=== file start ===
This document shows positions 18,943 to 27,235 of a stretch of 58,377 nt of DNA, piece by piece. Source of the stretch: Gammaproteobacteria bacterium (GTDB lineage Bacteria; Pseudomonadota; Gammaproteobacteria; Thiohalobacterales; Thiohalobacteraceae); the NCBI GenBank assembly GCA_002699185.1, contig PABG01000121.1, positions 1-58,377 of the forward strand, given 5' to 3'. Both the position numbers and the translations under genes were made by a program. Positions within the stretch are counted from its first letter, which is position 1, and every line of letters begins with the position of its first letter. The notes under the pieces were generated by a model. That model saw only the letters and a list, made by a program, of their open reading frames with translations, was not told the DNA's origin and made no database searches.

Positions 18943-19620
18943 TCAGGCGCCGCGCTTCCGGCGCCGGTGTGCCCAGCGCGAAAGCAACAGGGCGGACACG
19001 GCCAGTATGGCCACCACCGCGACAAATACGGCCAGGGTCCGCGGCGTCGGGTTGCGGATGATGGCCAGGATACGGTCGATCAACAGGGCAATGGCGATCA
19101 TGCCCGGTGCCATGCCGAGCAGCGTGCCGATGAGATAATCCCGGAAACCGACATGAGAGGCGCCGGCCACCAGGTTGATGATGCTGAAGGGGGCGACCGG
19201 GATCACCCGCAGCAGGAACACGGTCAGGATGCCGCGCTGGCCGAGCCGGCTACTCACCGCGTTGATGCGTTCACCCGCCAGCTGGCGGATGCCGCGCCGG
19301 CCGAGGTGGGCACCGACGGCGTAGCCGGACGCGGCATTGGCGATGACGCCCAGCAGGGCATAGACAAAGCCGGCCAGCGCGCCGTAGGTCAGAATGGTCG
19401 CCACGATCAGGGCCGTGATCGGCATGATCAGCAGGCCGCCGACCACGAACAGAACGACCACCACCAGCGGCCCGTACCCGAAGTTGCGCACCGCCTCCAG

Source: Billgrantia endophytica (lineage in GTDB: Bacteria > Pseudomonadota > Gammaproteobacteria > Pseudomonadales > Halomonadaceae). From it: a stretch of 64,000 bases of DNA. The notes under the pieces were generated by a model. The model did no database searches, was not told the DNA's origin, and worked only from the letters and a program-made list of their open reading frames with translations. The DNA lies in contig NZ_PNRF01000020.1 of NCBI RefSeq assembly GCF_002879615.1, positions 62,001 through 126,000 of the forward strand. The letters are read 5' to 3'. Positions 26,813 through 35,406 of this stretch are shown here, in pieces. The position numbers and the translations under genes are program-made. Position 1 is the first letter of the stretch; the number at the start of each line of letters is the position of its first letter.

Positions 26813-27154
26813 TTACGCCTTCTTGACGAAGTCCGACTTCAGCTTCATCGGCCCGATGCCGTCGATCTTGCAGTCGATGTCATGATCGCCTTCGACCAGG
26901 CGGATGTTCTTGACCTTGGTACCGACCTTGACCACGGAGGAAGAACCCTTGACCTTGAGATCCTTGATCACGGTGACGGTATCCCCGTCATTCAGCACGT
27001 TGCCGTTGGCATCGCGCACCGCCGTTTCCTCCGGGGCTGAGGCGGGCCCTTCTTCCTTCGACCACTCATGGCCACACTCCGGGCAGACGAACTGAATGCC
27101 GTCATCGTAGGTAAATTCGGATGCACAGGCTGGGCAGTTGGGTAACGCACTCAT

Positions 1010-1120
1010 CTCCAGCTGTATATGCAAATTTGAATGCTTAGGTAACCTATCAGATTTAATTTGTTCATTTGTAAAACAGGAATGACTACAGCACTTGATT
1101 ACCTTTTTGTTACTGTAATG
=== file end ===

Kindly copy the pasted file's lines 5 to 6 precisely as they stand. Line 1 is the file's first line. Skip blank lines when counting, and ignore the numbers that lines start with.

19101 TGCCCGGTGCCATGCCGAGCAGCGTGCCGATGAGATAATCCCGGAAACCGACATGAGAGGCGCCGGCCACCAGGTTGATGATGCTGAAGGGGGCGACCGG
19201 GATCACCCGCAGCAGGAACACGGTCAGGATGCCGCGCTGGCCGAGCCGGCTACTCACCGCGTTGATGCGTTCACCCGCCAGCTGGCGGATGCCGCGCCGG